Greta Gerwig’s Barbie makes history, first film by solo woman director in the ‘billion dollar film club’
We all grew up watching and admiring Barbie. The shimmery dresses, pretty pony-tails with perfect curls at the end, and of course, the ‘perfect’ body. All of that came with intriguing story lines, amazing and supportive girl-friends and love interests.
And finally the opportunity to reminisce about the childhood Barbie fan girl in us arrived through Greta Gerwig. This time with real actors instead of animated characters and we sure did go gaga over it.
Not a lot of movies have had a successful run at the box office since the world came to halt with the 2020 pandemic. But Tom Cruise’s sincere sequel to the iconic Top Gun reignited that passion for movies and cinemas amongst the western audience last year. And, now Greta Gerwig has recreated that success with Barbie becoming the first solo woman director to have achieved this milestone.
Greta is the only woman whose name now sits with the revered list of celebrated directors in Hollywood who had solo directed billion dollar movies. With the budget of $145 million, Barbie managed to collect $450+ million as a domestic total and then proceeded to collect a whopping $1 billion worldwide by August 6.
Not only did it surpass the much awaited biopic by Christopher Nolan, Oppenheimer, at the box office, it became a record-breaking success without being a superhero, sequel, remake film.
While marketing for the Margot Robbie and Ryan Gosling starrer was widely praised and covered heavily, numerous doubtful opinions were publicly presented and there has been ongoing controversy post the release.
It’s worth noting that while Greta Gerwig might not be a pioneer of women-led filmmaking in Hollywood but she has definitely made history which will open more doors for women storytellers.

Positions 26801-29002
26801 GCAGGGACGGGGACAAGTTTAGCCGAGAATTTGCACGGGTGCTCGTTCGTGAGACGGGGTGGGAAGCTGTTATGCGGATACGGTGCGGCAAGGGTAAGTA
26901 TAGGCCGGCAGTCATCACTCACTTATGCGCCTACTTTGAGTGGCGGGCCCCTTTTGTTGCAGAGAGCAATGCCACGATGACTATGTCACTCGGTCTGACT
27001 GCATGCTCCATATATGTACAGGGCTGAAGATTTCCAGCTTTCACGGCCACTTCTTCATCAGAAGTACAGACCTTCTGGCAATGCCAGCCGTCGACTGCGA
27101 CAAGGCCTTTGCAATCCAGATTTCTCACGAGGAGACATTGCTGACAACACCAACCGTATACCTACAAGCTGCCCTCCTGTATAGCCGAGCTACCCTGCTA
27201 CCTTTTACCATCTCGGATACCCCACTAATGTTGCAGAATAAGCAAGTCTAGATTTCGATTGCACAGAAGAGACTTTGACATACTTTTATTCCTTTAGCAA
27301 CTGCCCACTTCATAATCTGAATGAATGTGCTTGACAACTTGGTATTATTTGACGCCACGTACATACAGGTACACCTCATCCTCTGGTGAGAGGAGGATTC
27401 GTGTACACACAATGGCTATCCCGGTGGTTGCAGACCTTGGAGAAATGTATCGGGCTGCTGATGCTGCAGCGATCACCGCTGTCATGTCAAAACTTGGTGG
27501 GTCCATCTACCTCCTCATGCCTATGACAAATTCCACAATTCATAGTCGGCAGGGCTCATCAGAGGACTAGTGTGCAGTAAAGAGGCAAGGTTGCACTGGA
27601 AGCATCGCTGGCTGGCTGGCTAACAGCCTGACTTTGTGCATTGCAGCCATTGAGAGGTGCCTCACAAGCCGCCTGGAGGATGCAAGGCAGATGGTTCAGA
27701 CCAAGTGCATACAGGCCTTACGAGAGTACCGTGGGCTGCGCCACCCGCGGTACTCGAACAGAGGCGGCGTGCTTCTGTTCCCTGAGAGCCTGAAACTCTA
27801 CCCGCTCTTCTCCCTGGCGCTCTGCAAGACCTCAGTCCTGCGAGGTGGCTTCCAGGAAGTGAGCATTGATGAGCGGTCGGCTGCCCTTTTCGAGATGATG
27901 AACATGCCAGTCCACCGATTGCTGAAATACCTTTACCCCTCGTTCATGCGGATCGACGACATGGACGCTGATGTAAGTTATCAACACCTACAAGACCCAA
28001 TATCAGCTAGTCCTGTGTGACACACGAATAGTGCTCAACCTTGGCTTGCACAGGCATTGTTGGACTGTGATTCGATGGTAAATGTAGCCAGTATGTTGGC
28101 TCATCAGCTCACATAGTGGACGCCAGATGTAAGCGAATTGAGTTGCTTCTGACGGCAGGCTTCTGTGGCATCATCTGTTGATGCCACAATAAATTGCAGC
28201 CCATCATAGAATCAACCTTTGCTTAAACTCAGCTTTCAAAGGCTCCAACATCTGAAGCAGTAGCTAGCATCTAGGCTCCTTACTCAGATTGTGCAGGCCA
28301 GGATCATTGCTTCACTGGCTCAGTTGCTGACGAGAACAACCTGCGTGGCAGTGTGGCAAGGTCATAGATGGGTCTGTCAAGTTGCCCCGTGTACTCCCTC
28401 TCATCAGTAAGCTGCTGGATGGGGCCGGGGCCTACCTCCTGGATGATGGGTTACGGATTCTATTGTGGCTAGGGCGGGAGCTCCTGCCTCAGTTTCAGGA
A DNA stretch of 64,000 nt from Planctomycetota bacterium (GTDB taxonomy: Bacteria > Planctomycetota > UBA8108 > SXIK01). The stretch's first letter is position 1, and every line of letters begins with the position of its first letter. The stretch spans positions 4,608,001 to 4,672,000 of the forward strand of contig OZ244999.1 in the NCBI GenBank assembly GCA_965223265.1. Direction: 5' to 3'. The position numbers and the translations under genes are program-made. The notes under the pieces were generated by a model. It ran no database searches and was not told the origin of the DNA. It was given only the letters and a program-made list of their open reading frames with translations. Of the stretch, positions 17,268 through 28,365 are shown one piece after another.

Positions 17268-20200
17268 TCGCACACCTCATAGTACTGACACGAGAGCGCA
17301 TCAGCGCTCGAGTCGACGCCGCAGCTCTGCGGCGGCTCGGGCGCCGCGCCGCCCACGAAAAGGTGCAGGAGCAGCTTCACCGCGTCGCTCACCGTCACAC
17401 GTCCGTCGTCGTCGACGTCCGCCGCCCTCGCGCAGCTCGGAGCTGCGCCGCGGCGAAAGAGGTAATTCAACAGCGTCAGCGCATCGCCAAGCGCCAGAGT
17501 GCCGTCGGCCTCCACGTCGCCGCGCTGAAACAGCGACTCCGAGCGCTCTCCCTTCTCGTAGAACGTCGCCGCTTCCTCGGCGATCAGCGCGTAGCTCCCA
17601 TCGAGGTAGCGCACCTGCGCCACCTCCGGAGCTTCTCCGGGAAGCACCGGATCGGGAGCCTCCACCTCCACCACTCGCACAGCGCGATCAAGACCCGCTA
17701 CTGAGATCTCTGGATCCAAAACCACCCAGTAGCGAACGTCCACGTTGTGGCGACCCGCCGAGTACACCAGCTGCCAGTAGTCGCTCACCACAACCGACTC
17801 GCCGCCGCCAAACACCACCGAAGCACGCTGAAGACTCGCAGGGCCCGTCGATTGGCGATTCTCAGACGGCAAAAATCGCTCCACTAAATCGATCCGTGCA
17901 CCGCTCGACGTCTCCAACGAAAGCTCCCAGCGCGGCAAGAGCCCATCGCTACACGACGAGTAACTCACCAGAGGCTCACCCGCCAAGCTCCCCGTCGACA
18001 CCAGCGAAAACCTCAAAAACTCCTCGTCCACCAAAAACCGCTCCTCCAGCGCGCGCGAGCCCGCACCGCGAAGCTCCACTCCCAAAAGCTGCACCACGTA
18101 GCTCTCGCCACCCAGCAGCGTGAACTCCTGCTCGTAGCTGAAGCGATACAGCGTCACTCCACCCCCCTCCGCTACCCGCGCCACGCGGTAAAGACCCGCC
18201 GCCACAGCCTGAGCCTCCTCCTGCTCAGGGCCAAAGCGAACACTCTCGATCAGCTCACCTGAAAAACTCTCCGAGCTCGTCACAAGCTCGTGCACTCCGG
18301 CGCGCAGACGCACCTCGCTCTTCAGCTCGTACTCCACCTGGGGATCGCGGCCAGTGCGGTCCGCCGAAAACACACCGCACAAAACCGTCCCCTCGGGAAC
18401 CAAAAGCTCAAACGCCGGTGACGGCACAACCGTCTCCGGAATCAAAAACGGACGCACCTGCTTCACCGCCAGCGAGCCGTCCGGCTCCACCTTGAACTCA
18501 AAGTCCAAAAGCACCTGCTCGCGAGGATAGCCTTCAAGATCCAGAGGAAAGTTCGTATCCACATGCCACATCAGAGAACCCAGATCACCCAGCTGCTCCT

Compared to the recent conventional and safe offerings by Hollywood like The Flash, Ant Man sequel, Fast X, Barbie feels far more fresh and relevant. A wonderful experiment in telling more authentic stories that don’t capitalize on the formulaic battle of good vs evil or regular alien attacks.
Greta’s success has surely paved a way for current and future female director’s voices to be heard and appreciated in the traditionally male dominated arena of filmmaking. The gigantic triumph of Barbie as a movie proves that not only can women make films that spark a conversation but can also make them mass entertainers with a commercial focus.
Starring the incredibly talented Margot Robbie as Barbie and our favourite getaway driver Ryan Gosling as Ken, the movie shows a perfect, pink fantasy world. But the perfection of this world is short lived as it begins to get infected by real world problems like patriarchy, inequality, insecurities, double standards, corporate world problems, betrayal, etc.
The movie highlights women’s basic, everyday challenges, insecurities and portrays them in a comical yet substantial manner while keeping an equally sizeable focus on the importance of being kenough and having an autonomous identity regardless of the stereotypical gender roles.